June 2, 2015

The Export-Import Bank: Winners and Losers of Government-Granted Privilege

Testimony before the Committee on Banking, Housing, and Urban Affairs of the US Senate
Key materials

Good morning Chairman Shelby, Ranking Member Brown, and members of the Committee. Thank you for the opportunity to testify today on the important topic of the Export-Import Bank of the United States. 

My name is Veronique de Rugy, and I am a senior research fellow at the Mercatus Center at George Mason University, where I study the US economy, the federal budget, homeland security, taxation, tax competition, and financial privacy. 

We don’t agree on much in Washington. In view of the all of the economic and social problems facing our nation, we should agree that the federal government ought not direct our limited public resources to subsidies that benefit successful politically connected corporations at the expense of thousands of companies and millions of American workers who compete in the global marketplace without government favors. This is why Congress should not reauthorize the Ex-Im Bank.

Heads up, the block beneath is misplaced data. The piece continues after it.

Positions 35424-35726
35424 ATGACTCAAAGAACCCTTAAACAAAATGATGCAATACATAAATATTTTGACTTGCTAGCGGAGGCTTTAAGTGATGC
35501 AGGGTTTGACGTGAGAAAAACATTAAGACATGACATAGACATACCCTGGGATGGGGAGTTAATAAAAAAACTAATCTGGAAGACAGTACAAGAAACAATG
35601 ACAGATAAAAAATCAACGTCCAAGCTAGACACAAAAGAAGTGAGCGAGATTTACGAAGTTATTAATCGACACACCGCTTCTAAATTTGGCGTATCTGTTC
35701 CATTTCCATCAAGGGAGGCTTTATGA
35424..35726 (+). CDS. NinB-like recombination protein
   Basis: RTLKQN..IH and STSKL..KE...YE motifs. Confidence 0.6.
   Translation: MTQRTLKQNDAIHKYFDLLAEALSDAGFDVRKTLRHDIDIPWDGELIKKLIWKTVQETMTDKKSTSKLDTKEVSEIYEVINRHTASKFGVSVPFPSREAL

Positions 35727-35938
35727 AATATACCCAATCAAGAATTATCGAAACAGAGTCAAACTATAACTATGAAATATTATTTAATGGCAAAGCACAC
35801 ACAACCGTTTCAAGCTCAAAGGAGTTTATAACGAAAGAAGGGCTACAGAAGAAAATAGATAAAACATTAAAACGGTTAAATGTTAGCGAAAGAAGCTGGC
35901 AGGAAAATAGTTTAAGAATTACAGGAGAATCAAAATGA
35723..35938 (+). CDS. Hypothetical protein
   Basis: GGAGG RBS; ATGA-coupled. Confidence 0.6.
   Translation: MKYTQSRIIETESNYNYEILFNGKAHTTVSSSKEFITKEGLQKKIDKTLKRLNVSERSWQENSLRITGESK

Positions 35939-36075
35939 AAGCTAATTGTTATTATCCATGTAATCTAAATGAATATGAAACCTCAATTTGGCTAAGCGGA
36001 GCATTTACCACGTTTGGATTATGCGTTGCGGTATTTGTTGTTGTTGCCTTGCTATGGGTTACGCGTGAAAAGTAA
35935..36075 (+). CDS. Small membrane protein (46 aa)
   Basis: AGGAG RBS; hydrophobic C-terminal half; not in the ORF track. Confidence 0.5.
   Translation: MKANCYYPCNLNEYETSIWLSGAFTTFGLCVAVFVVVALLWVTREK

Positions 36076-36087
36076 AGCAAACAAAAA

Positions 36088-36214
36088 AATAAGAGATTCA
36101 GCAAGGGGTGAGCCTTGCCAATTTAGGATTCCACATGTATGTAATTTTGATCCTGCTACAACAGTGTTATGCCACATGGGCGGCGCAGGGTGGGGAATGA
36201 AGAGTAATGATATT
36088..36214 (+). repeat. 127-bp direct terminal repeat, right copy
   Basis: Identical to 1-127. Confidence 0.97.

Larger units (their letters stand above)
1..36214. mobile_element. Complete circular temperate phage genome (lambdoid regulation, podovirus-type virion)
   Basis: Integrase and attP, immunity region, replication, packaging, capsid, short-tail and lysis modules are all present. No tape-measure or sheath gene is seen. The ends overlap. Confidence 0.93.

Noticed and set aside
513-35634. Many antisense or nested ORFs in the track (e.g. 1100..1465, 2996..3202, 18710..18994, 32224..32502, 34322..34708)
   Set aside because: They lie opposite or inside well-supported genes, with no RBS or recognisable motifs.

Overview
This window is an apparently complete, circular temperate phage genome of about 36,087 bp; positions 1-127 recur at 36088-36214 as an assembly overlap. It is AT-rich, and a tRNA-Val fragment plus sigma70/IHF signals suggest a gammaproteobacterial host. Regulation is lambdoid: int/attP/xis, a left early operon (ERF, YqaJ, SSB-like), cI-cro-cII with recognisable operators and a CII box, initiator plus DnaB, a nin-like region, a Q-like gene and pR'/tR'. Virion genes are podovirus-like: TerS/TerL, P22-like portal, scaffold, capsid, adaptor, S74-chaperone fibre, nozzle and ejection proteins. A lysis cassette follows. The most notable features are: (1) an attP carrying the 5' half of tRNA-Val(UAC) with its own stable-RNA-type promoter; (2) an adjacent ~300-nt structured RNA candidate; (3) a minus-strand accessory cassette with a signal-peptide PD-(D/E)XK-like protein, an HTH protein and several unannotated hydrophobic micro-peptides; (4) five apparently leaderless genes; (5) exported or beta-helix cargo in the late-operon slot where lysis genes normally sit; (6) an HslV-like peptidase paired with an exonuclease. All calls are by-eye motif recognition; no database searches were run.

The policy debate surrounding the Ex-Im Bank has focused on maintaining the privileges long enjoyed by Boeing and a few other similar large corporations. It is vitally important, however, to recognize the many unseen costs of political privilege, whether it takes the form of market distortions, resource misallocation, destroyed potential, higher prices, or the competitive disadvantages imposed upon Main Street businesses that lack connections in Washington or access to press offices and lobbyists. These Main Street businesses matter, too. 

Contrary to what you will hear from its supporters and beneficiaries, the Ex-Im Bank plays a marginal role in export financing—backing a mere 2 percent of US exports each year. The vast majority of exporters secure financing from a wide variety of private banks and other financial institutions without government interference or assistance. With US exports hitting record high levels, it is obvious that such financing is abundant and government assistance is superfluous. 

Furthermore, letting the Ex-Im Bank’s charter expire won’t disturb existing deals. Failure to reauthorize will prevent the Ex-Im Bank from extending new loans, which would be a win for taxpayers who are ultimately on the hook for a total of $140 billion if bank reserves fail to cover defaults. 

In this testimony, I would like to address the following points: 

1. The Ex-Im Bank distorts the market by creating privilege, undermining the legitimacy of both government and the market. 

2. The Ex-Im Bank fails on its own grounds. 

3. The Ex-Im Bank suffers from massive transparency issues.

1. THE EX-IM BANK: THE POSTER CHILD OF GOVERNMENT-CREATED PRIVILEGE